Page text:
We will first address whether Briere stable can be held liable under a conversion theory applicable to bailees. A bailee commits the tort of common law conversion when it commits “an unauthorized act of dominion over the bailor’s property inconsistent with its rights in that property.” Ibid. A bailee’s intentional or negligent conduct can give rise to a claim of conversion, even though it acted in good faith. Ibid. For example, a bailee will be liable for conversion due to its negligent conduct if the bailee “mistakenly destroys or disposes of the goods ․ although there is no intent to steal or destroy the goods.” Ibid.
The bailor’s “proof of delivery, demand and failure to return the goods” gives rise to “a prima facie case of conversion.” Charles Bloom & Co. v. Echo Jewelers, 279 N.J.Super. 372, 381, 652 A.2d 1238 (App.Div.1995). Once a prima facie case is established, the bailee then has the burden of producing evidence to show what happened to the goods. Ibid. Without this rule, the bailor, who was not in possession of the goods, would be in a difficult position to show what occurred. Ibid. As one court has explained:
A bailee who accepts responsibility for goods should have the burden of producing evidence as to the fate of those goods. To hold otherwise would place an impossible burden on a plaintiff. How is a plaintiff to present sufficient evidence of conversion when knowledge of the fate of the goods is available only to defendant?
[Joseph H. Reinfeld, Inc. v. Griswold & Bateman Warehouse Co., 189 N.J.Super. 141, 143-44, 458 A.2d 1341 (Law Div.1983) (involving forty cases of whiskey missing from defendant’s warehouse).]
However, the burden of proof remains with the bailor. Id. at 144-45, 458 A.2d 1341. Once the bailee has produced evidence explaining what happened to the chattel, the bailor then must prove its claim of conversion. Ibid.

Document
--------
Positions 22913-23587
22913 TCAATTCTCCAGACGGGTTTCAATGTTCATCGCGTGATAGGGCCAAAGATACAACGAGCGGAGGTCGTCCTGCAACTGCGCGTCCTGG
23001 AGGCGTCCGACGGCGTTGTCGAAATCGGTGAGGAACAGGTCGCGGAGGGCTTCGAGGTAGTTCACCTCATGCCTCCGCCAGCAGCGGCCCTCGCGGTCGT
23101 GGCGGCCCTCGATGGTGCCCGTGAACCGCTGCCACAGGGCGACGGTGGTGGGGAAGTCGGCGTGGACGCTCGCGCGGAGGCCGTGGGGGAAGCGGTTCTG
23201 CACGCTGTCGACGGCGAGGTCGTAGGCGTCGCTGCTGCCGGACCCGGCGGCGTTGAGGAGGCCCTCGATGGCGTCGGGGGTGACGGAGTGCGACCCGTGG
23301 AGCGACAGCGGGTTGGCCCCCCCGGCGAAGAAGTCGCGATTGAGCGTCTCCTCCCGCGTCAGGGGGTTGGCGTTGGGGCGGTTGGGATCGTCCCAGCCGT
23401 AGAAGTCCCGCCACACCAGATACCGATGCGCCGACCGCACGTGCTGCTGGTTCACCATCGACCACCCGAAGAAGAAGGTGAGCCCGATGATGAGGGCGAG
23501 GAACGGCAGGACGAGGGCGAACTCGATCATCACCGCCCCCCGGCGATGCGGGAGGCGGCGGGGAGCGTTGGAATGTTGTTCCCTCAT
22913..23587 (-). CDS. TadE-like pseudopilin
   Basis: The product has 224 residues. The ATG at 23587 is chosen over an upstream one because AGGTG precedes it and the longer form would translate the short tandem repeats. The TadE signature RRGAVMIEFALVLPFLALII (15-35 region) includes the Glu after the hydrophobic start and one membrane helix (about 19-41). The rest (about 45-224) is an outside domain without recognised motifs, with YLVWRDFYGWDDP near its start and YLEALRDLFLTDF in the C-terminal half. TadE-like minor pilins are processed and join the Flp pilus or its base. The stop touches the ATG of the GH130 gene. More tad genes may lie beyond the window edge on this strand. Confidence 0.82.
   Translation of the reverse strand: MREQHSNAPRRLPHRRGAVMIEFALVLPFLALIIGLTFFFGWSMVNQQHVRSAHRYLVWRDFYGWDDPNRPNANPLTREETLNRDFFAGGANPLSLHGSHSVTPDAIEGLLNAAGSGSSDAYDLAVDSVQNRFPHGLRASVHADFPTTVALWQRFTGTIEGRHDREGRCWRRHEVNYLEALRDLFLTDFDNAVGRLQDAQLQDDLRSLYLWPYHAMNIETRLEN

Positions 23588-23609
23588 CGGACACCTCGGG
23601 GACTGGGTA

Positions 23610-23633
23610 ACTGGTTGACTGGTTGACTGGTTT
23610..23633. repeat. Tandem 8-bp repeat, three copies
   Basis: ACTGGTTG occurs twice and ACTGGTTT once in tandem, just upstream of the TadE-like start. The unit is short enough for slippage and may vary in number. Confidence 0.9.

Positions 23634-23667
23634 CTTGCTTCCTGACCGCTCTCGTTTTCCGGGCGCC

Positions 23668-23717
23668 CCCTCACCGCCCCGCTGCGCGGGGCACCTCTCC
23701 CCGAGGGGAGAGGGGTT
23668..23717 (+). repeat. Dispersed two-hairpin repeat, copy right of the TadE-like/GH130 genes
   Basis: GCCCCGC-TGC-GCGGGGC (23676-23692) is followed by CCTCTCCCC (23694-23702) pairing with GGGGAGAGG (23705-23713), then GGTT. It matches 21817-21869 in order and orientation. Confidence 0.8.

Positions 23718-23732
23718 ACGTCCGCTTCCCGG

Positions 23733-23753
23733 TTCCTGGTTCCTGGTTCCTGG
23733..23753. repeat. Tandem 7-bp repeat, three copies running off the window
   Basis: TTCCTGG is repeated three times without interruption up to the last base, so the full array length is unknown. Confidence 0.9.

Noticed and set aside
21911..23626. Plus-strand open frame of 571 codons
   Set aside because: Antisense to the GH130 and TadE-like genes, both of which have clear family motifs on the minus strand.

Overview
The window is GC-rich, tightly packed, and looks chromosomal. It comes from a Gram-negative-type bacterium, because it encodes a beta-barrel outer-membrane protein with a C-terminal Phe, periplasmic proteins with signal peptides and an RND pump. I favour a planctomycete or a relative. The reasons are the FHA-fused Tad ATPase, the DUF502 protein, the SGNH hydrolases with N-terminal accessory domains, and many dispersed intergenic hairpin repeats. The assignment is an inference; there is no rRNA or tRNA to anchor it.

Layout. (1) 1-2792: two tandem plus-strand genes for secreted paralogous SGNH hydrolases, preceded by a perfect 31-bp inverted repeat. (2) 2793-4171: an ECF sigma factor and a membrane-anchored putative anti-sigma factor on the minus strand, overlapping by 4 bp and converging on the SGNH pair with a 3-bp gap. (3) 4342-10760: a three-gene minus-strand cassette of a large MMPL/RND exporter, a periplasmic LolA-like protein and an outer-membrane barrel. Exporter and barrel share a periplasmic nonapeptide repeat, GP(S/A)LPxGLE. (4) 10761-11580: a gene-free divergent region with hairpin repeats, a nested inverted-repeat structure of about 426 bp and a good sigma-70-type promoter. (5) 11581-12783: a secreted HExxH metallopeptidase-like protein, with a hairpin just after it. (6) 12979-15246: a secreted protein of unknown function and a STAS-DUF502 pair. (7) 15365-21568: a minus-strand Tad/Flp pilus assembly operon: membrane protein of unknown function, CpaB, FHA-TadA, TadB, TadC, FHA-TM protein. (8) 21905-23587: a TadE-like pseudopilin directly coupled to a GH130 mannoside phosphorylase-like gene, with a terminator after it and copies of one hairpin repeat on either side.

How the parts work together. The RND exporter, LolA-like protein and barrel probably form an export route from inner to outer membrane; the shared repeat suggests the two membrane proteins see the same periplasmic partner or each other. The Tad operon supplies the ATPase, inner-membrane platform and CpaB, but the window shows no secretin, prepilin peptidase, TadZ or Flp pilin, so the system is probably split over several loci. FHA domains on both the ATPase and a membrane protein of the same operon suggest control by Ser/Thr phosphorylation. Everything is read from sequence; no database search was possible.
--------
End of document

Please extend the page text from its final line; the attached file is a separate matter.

Here plaintiff has made out a prima facie case of conversion in that he delivered the horse and it has not been returned. Briere stable, however, has come forward with proofs establishing the circumstances under which the horse died, namely that it was being exercised by Bridgwood when it reared up, fell, began bleeding profusely from the nose, and died. Plaintiff has come forward with no further proofs to show that Briere stable converted the horse. Further, as noted, Bridgwood’s conduct did not constitute conversion, so Briere stable cannot be liable for conversion due to her conduct. The sole fact that Briere stable was unable to return the horse due to its death does not mean it is liable for the loss. See Gouled v. Holwitz, 95 N.J.L. 277, 113 A. 323 (Sup.Ct.1921) (holding that the bailee was not liable for the death of a horse despite the provision in the bailment agreement requiring that the horse be returned in “good condition” where, during the bailment, the horse came down with spinal meningitis and was thereafter shot by an agent from the Society for the Prevention of Cruelty to Animals over the bailee’s protest, since an implied condition in the bailment was that the horse would continue to live). Based on this state of the evidence, plaintiff cannot sustain his ultimate burden of proving that Briere stable is liable under a theory of conversion.